I’m part way through Roger Mansfield’s fascinating book ‘The Surfing Tribe’, a history of surfing in Britain, which I’d recommend for both the words and pics, but I have noticed that the book brings out an interesting and unexpected similarity between Cornwall and London.

London, of course, sees itself – particularly the media that are based there – as being representative of wider Britain, which is clearly nonsense but nonetheless true. As an example I once checked the content of The Guardian’s 16-page G2 section to find that the stories within ran to a 66-33 per cent split between London and the rest of the country, even though this is a ‘national’ newspaper with its (long forgotten) roots in Manchester.

Likewise, Cornwall seems to see itself as being representative of British surfing to judge from much of what I’ve read so far in ‘The Surfing Tribe’. It’s true that no area has had as much influence on UK surfing as Cornwall, but on a purely personal note I was more than a little piqued to discover that my own base here in Pembrokeshire merited less than half a page in the entire history of surfing in Britain – even less then North Wales and Cardigan Bay despite the fact that people have been surfing here since the mid-sixties (at least) and we have far better surf than either of the above named locations.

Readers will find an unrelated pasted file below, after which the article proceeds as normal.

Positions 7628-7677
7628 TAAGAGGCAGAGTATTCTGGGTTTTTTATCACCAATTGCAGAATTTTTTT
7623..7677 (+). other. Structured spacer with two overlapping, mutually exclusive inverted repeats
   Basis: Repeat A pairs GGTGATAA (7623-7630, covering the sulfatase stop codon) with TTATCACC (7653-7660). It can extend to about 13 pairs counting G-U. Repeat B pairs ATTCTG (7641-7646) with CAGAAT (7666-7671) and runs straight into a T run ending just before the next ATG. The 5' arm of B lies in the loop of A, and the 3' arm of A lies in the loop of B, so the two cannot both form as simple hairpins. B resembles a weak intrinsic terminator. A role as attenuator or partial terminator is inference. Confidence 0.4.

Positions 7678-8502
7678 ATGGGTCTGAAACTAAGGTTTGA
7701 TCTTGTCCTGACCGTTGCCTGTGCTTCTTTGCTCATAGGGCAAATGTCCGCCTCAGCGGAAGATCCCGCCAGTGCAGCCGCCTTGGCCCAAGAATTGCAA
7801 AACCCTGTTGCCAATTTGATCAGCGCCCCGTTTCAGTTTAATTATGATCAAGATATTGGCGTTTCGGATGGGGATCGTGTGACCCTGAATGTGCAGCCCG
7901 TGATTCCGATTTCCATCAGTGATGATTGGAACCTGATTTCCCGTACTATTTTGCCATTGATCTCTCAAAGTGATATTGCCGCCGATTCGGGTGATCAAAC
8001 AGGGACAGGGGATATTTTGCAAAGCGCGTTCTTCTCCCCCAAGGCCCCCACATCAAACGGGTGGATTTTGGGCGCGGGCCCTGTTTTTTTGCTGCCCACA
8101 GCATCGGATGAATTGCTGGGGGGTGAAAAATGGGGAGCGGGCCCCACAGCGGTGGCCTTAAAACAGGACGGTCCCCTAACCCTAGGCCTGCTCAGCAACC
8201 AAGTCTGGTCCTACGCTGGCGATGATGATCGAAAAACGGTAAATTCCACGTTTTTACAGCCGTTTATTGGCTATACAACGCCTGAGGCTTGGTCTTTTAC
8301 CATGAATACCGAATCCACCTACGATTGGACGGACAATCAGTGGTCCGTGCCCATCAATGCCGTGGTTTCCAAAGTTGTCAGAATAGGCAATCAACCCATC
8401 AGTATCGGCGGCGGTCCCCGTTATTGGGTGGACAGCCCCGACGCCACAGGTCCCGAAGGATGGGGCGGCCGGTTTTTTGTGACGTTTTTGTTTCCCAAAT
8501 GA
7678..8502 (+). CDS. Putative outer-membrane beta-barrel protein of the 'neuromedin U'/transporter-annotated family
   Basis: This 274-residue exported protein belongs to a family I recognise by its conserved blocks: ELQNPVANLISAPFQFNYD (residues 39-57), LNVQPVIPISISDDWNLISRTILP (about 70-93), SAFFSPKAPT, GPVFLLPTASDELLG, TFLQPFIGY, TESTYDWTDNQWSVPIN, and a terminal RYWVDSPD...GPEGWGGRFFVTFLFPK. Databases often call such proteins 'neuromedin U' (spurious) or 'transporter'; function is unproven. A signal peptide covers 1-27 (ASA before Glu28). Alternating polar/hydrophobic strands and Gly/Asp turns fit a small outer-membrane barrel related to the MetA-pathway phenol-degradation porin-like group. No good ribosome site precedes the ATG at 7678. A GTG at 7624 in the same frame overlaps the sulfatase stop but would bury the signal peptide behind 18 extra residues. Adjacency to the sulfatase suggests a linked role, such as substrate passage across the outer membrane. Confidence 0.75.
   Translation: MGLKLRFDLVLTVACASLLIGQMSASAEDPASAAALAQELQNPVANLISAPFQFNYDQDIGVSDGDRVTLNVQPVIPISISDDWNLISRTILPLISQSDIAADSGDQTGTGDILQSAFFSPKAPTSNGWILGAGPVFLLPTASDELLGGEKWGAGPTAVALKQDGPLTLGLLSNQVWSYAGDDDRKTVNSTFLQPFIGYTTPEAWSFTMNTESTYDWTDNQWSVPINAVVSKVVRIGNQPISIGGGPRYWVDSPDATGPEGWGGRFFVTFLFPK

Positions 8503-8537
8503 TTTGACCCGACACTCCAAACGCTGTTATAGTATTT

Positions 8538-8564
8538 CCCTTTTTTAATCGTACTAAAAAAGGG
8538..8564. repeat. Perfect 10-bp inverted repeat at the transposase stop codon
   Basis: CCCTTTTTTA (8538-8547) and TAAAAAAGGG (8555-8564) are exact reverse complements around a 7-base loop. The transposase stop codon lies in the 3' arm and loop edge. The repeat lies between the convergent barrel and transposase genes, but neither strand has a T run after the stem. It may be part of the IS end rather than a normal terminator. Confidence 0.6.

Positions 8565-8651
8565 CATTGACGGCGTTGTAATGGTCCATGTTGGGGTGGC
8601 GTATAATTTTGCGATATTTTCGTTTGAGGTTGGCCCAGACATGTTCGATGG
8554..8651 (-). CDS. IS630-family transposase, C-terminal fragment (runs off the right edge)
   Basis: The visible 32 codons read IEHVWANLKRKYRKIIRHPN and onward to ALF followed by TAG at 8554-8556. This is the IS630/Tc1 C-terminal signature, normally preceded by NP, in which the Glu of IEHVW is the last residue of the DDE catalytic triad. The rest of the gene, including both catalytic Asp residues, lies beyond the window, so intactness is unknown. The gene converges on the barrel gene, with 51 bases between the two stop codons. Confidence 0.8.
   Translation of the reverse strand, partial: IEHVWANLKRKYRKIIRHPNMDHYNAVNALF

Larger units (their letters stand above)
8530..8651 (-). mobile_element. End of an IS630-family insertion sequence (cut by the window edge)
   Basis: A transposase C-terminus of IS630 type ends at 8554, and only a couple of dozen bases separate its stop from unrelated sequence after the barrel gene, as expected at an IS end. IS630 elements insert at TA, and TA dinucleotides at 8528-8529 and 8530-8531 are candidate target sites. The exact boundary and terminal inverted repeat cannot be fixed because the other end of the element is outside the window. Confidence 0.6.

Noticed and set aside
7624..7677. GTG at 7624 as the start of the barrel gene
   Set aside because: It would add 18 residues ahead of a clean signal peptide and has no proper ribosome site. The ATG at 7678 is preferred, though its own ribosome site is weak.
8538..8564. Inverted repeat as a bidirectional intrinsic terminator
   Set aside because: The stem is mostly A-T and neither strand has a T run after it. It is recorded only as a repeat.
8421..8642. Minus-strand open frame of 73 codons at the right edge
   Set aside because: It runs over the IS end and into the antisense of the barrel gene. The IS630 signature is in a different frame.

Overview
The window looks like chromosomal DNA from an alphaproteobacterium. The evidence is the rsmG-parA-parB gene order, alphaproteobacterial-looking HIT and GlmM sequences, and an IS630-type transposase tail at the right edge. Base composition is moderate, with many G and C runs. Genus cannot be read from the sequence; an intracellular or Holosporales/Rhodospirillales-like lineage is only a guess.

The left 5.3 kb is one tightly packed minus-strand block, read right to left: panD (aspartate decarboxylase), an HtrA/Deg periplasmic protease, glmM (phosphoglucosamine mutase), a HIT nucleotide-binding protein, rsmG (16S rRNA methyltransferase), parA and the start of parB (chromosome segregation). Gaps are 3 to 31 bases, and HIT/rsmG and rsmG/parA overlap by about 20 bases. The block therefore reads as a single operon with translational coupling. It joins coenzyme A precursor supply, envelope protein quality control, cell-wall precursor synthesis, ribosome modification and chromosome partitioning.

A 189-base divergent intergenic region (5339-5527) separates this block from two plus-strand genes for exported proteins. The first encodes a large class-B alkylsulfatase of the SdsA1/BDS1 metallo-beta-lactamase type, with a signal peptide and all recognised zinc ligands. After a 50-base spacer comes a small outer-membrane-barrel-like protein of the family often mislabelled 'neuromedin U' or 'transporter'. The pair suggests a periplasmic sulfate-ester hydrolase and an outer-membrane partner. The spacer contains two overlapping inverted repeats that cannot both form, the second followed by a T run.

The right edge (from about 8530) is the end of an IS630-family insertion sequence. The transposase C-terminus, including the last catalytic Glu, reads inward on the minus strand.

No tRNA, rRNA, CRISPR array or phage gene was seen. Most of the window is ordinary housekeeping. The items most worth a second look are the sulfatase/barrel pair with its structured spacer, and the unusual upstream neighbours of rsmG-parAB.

None of the established locals from the 70s and 80s – the Harvatt brothers, Chris Payne, Rod Thomas, Robin Copley, Reg Goddard, the Kitchell brothers, the Simes (and one of the oldest surf shops in Wales, Ma Simes), Andy Middleton of TyF Adventure and a host of other merited a mention either.

But then I considered again and realised that was actually pretty good news. Because it means that Pembrokeshire really has remained a surfing backwater when even esteemed individuals such as Roger Mansfield and co-writer and all-round good bloke Sam Bleakley have so little cognisance of its existence.

And being a backwater means we avoid all the excesses of Newquay and Bournemouth (see previous blog) which can only be a GOOD THING!



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